November 30, 2023 | Procurement Strategy
With sustainability rising on corporate agendas, procurement is positioned to play a pivotal role in transitioning energy consumption to renewable sources.
But beyond signaling green intentions, crafting an optimal renewable energy procurement strategy requires systematic planning.
What should organizations consider when establishing renewable targets?
How should procurement tailor an effective strategy based on business circumstances?
Let’s walk through some of the key steps that procurement teams can take to develop a sound renewable energy sourcing strategy.
At the outset, current energy usage must be measured and understood. Work cross-functionally to collect usage data across facilities, and identify primary types, volumes and costs of energy consumed. Map out existing contracted rates and agreement durations for electricity and natural gas to determine near-term flexibility or commitment. Gaining this baseline visibility into internal energy demand is essential groundwork.
With internal demand profiled, procurement organizations should conduct in-depth market assessments of available renewable options in the regions they operate.
What options for solar, wind, geothermal and biofuel generation exist near key company locations?
How do utility green power solutions like carbon offsets , renewable energy credits (RECs) and green tariff rates compare?
Are sufficient renewable independent power producers (IPPs) operating that provide competitive pricing via power purchase agreements (PPAs) or virtual power purchase agreements (VPPAs) ?
Understanding the local market landscape helps procurement position itself to explore alternatives and make data-driven decisions. Consider leveraging consultants or partners with established expertise navigating deals in the emerging renewable power sector when getting started.
Armed with end-usage data and supply market context, procurement can begin modeling different combinations of renewables adoption paths - whether incremental REC usage, signing PPAs with generators, installing solar panels locally or a hybrid approach.
The right path comes down to variables like budget, risk appetite, green branding goals and region.
For example, retail chains with distributed building footprints might find on-site solar optimal but capital intensive, whereas data center operators located in areas with ample wind farms may prefer PPAs.
Modeling total cost of ownership and scenarios aids strategic decision-making.
While cost economics are crucial, they are not the only determinant. Procurement needs to weigh additional factors when shaping final renewable recommendations:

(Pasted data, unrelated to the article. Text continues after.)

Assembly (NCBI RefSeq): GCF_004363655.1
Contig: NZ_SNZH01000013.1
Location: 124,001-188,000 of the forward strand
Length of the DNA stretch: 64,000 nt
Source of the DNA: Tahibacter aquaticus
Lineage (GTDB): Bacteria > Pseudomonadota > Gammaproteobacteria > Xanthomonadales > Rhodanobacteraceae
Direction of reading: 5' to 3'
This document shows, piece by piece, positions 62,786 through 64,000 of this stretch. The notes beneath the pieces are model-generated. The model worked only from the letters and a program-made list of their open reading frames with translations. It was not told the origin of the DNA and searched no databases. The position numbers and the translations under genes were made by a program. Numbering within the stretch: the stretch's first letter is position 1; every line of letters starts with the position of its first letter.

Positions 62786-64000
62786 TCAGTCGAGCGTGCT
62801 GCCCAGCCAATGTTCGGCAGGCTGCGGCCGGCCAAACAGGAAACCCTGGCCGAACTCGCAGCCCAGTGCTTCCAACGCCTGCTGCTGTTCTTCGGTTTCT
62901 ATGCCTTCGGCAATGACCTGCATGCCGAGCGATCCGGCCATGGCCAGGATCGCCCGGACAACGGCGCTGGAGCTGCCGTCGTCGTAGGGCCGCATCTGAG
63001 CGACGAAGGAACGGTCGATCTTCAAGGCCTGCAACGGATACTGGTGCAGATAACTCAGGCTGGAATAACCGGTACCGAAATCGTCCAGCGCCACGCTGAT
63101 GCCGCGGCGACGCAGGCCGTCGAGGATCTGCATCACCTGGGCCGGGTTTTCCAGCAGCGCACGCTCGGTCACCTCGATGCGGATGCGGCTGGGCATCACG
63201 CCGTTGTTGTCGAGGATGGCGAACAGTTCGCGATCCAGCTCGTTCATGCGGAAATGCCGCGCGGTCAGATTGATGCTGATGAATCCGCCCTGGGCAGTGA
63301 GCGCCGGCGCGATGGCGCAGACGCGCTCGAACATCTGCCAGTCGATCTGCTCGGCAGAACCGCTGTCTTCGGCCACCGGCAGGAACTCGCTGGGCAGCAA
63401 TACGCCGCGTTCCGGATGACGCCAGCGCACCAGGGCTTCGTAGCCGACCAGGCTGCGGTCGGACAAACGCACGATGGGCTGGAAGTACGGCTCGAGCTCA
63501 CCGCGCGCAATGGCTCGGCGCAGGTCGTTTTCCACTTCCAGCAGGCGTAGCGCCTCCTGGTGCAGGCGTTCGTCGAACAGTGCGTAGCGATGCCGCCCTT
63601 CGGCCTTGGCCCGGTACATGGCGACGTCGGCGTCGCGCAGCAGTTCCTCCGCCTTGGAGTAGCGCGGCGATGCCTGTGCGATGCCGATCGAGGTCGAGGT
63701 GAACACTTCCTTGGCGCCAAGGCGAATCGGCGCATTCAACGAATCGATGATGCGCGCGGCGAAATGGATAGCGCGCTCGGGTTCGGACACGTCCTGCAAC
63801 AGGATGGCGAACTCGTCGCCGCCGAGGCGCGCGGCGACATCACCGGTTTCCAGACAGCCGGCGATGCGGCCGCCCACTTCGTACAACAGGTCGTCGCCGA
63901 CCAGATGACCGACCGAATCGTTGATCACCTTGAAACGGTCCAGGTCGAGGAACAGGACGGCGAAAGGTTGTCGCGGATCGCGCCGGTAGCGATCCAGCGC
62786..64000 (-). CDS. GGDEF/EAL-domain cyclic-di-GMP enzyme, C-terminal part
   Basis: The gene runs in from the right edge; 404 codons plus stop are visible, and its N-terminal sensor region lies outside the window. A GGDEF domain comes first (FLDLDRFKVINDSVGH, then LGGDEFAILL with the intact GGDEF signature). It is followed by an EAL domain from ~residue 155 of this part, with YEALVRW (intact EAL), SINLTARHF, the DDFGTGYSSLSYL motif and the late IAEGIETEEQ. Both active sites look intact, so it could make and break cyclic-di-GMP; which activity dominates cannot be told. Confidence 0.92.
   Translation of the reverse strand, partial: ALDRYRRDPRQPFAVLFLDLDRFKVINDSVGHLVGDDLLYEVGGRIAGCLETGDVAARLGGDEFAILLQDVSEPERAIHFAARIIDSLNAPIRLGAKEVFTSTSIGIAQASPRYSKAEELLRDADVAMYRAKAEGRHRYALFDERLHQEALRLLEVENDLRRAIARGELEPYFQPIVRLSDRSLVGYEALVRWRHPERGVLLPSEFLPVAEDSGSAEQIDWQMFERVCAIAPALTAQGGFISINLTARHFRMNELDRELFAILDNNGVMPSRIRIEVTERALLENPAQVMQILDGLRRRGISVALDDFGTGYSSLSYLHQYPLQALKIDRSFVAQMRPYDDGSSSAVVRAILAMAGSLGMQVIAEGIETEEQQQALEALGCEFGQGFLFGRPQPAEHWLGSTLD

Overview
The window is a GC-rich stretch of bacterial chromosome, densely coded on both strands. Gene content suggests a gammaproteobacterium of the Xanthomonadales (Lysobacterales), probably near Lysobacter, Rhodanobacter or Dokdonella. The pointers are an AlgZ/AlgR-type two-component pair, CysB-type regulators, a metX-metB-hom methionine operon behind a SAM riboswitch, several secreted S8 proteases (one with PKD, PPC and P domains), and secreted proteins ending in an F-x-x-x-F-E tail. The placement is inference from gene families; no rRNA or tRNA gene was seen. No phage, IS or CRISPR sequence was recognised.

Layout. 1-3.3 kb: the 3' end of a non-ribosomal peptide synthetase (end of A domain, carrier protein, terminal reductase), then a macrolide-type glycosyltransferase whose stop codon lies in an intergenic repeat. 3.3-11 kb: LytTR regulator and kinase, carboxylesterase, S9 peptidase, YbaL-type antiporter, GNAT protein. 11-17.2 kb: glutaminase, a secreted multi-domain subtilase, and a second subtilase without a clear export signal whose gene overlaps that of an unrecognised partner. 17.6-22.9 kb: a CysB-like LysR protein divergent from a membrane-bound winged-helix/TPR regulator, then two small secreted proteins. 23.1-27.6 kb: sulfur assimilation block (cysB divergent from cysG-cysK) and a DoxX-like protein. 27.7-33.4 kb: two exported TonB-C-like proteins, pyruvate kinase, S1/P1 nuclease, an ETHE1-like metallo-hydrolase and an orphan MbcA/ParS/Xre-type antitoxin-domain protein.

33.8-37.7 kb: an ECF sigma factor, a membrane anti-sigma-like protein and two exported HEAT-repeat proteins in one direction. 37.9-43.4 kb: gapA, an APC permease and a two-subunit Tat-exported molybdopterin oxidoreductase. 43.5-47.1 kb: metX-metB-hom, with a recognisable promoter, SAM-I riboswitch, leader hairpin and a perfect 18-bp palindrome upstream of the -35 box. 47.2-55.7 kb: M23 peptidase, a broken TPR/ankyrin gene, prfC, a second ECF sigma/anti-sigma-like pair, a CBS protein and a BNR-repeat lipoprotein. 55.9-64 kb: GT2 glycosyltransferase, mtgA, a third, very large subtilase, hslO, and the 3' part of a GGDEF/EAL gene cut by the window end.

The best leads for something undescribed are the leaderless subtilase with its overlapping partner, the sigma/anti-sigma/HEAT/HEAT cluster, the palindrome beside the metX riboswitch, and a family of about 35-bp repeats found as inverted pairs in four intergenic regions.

Securing executive commitment and cross-functional buy-in across real estate, facilities management and finance are vital for embedding renewable procurement long-term. Make the business case clear.
Federal, state and local policies like tax credits can sway decisions by offsetting high capital investments for renewables. Continuously monitor policy updates for new renewable incentives.
Evaluate risks like reliability of renewable generation versus conventional energy or potential community backlash to new solar/wind installations. Develop mitigation contingencies.
Understand wider corporate social responsibility and emissions targets leadership wants to achieve. Ensure your renewable plan aligns clearly with these formalized environmental goals.
Once aligned on the optimal path based on careful consideration of these elements combined with supply market dynamics and end usage patterns, procurement can move forward bringing leadership recommendations to life.
From data gaps to internal misalignments to external supplier relationship challenges, renewable energy transitions do not come without roadblocks. Thus, in additional to external supplier management, procurement should prepare to navigate obstacles such as:
Without detailed historical visibility into energy demand and spend across facilities, procurement struggles to quantify baseline consumption, impeding planning. Incomplete data also impedes modeling total cost of ownership for different renewable scenarios like on-site solar installations or utility green power programs. Installation of improved energy management systems can help address data visibility deficiencies.
Conflicting priorities across internal stakeholder groups can derail renewables planning. Finance may push back on high up-front capital requirements. Real estate favors renewable projects that enhance property values. Facilities management may offer resistance based on reliability concerns. Overcoming misalignments requires education on renewable paths and extensive cross-functional collaboration when developing strategy.
Externally, relationships with utilities and renewable independent power producers can prove more complicated than with traditional energy suppliers. As renewable developers have far different business models, procurement teams need to be adept at supplier relationship management, which may include more stringent vetting and partnerships.
By anticipating challenges around data gaps, internal alignment and external supplier dynamics, procurement leaders can navigate pitfalls through careful change management, strong partnerships and communication.
Renewable transitions don't happen seamlessly without overcoming key hurdles. With strategic leadership, procurement can craft a plan tailored specifically to enterprise needs and regional dynamics - enabling both sustainability goals and value realization.